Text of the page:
Almost as if it were the new norm, the latest car sales data paints a sorry picture for the industry. With that said, it does position buyers extremely well to pick up a bargain from dealers desperate to clear stock, provided they can shake off pre-election nerves.
Total new car sales
Figures from March showed a 7.1% decline across the month compared with that of 2018. The total number of cars sold was 99,442, much higher than that of January and February, albeit largely on account of seasonality differences that we see each year. This is due to the fact buyers step back into the market after the Christmas holidays and as the Japanese financial year comes to a close (home to many of our favourite vehicles). The result however, was the worst sales outcome during March since 2014.
On a quarterly basis, you also have to go back to 2014 to see the last time sales were this low during the first three months of the year. That’s because sales are down 7.9% relative to the same dates last year, reaching just 265,538 units. It’s also the twelfth month in a row in which sales have tapered off.
The trend has been led by the biggest states, with Victoria and New South Wales sales down 10.5% and 9.2% over the quarter relative to the same data from the prior corresponding period. Other data points to a sobering picture, with only South Australia and Tasmania defying the trend thanks to anaemic growth of 0.2% and 0.3% respectively. Another way of putting it, both states combined sold 56 more new cars. Hardly an inspiring show of confidence.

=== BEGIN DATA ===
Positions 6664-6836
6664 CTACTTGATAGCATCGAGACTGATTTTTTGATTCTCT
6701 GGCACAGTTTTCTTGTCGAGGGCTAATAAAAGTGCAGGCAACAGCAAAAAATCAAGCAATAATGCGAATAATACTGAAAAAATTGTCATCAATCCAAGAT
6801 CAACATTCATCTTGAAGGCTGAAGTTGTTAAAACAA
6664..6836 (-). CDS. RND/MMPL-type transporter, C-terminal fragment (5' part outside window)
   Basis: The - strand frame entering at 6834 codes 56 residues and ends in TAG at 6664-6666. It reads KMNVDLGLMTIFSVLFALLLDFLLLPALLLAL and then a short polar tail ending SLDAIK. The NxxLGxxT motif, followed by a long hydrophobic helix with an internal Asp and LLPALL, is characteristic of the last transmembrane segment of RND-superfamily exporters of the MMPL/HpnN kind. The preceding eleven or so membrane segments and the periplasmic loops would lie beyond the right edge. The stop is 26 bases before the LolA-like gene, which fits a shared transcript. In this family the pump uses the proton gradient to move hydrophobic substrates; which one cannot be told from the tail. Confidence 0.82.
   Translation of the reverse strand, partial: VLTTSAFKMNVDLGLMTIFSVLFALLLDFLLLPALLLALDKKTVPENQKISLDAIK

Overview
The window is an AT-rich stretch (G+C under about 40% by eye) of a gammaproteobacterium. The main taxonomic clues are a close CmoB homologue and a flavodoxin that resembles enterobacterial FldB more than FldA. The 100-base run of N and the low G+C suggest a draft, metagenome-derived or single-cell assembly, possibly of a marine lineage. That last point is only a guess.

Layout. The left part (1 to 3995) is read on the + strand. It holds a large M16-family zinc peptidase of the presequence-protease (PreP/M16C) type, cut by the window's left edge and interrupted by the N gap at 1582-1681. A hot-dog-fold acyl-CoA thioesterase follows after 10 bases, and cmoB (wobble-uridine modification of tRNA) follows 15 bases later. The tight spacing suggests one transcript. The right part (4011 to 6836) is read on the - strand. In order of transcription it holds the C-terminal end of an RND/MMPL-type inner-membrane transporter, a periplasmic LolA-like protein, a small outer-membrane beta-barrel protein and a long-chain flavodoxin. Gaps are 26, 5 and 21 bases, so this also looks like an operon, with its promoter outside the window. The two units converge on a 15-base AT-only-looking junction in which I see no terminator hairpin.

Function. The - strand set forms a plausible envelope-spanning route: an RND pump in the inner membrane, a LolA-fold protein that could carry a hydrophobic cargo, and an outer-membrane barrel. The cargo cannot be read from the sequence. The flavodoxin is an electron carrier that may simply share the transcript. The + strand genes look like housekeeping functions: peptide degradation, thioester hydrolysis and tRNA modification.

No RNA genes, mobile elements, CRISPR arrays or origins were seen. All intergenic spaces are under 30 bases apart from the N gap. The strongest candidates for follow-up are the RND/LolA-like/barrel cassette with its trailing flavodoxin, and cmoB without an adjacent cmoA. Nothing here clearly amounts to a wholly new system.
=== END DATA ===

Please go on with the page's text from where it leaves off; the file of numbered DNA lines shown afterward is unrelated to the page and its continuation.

New car sales by segment
SUV sales continue to have a stranglehold over the market, and in fact, passenger cars seems to be losing further ground as they move closer towards light commercial vehicles. During the first quarter, medium SUVs held an 18.3% market share, with the next best being small cars (16.1%), 4x4 utes (15.9%), small SUVs (12.7%) and large SUVs (11.6%).
While hybrid vehicles maintain an almost negligible position with around 1.5% market share, sales did increase 28.2% on March 2018. Petrol vehicles continue to lead the way with nearly two-thirds of sales, but our love for diesel-powered utes, vans and 4WDs sees it make up the remaining portion of sales.
Rounding things out, a closer look at the types of buyers in the market confirmed that pressure came from all directions during March. Sales to private buyers were lower by 4.4%, business sales were down sharply by 8.5%, rental sales slumped 17.6%, and even the government department eased back its new car purchases 4.9%.
Stay tuned for Part 2 of our review into new car sales for March 2019, covering vehicle makes and models.